A number of state medical associations and the AMA www.ama-assn.org/ama recently wrote a letter to four members of Congress that included Senate Chairs John McCain from Arizona www.mccain.senate.gov/public, Jack Reed from Rhode Island www.need.senate.gov and Representatives Mac Thornberry from Texas https://thornberry.house.gov and Adam Smith from the state of Washington https://adamsmith.house.gov.
The letter referred to section 705 of the National Defense Appropriations Act (NDAA) which is titled “Enhancement of Use of Telehealth Service in the Military Health System.” The medical associations and the AMA are particularly concerned with the language in NDAA (section 705(d) titled “Location of Care” in the Senate version that would alter the point-of-care from the location of the patient to the location of the provider.
The letter further states, “Changing the applicable state laws from the location where the patient is located to the state where the healthcare provider is located affects state licensure, medical liability, and reimbursement issue and does not achieve the intended outcome.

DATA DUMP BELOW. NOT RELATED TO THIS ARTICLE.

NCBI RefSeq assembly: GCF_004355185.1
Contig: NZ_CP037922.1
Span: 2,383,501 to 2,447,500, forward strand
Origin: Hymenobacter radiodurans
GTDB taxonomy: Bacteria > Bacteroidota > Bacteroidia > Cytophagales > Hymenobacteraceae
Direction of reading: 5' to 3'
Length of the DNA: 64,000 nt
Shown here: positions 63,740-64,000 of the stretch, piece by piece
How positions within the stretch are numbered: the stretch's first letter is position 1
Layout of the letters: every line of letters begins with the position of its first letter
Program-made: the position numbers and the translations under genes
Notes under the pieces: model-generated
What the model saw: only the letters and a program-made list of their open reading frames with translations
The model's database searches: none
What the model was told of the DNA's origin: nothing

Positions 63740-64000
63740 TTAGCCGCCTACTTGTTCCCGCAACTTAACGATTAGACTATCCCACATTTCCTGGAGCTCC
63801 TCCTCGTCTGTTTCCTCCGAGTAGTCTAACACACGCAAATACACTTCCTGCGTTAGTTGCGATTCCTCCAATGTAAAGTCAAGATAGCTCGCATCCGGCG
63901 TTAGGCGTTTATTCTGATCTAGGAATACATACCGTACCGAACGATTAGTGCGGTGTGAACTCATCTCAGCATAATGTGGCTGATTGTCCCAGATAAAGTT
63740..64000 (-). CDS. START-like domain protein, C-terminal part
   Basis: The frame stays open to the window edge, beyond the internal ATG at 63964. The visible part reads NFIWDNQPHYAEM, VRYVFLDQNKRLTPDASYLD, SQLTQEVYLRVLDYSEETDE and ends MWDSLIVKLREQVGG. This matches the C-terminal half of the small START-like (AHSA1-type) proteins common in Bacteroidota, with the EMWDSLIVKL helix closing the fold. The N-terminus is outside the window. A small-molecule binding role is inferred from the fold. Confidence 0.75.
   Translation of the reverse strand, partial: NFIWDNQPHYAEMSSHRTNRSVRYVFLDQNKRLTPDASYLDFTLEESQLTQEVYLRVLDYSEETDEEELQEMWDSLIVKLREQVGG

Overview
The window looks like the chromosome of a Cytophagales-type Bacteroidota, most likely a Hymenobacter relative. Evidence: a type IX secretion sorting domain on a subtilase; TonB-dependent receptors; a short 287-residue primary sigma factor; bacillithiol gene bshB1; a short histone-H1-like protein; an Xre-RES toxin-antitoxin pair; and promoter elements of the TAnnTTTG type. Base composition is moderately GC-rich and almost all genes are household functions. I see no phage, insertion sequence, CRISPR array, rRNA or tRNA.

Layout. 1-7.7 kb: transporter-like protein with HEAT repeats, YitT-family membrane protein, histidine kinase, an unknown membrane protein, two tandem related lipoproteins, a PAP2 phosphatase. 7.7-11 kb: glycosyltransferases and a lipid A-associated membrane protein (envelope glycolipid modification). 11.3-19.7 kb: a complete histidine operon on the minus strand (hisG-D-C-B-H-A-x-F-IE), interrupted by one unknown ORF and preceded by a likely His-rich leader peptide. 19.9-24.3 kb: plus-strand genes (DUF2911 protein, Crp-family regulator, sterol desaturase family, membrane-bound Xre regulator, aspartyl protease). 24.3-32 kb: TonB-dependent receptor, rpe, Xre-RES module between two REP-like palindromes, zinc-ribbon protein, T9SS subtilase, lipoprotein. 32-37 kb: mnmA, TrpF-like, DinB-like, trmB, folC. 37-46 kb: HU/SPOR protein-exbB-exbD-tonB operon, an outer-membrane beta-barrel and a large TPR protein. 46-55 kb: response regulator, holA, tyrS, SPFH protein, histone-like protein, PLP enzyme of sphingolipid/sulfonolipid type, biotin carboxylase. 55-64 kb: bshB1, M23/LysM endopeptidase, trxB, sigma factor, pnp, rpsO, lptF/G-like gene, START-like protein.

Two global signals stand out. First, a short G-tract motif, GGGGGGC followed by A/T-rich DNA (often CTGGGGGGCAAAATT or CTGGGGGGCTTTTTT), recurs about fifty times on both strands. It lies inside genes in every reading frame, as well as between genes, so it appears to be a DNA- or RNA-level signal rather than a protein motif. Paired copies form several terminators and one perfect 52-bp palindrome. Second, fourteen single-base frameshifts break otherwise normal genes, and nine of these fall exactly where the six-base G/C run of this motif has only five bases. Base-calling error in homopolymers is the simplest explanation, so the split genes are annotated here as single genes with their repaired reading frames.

Enacted section 705(d) would dismantle accountability mechanisms needed to ensure patient protection because state licensing boards where the patient is located would lack authority over practitioners licensed in another state.
The medical profession advocates that state licensing boards and the FSMB www.fsmb.org streamline and simplify the medical licensure process. A workable solution is rapidly advancing through the FSMB’s Interstate Medical Licensure Compact.
The Compact is currently enacted in 17 states and is under active consideration in a growing number of other states. The approach proposed under section 705 (d) would depart from the philosophy of the Interstate Medical Licensure Compact and Nurse Licensure Compact.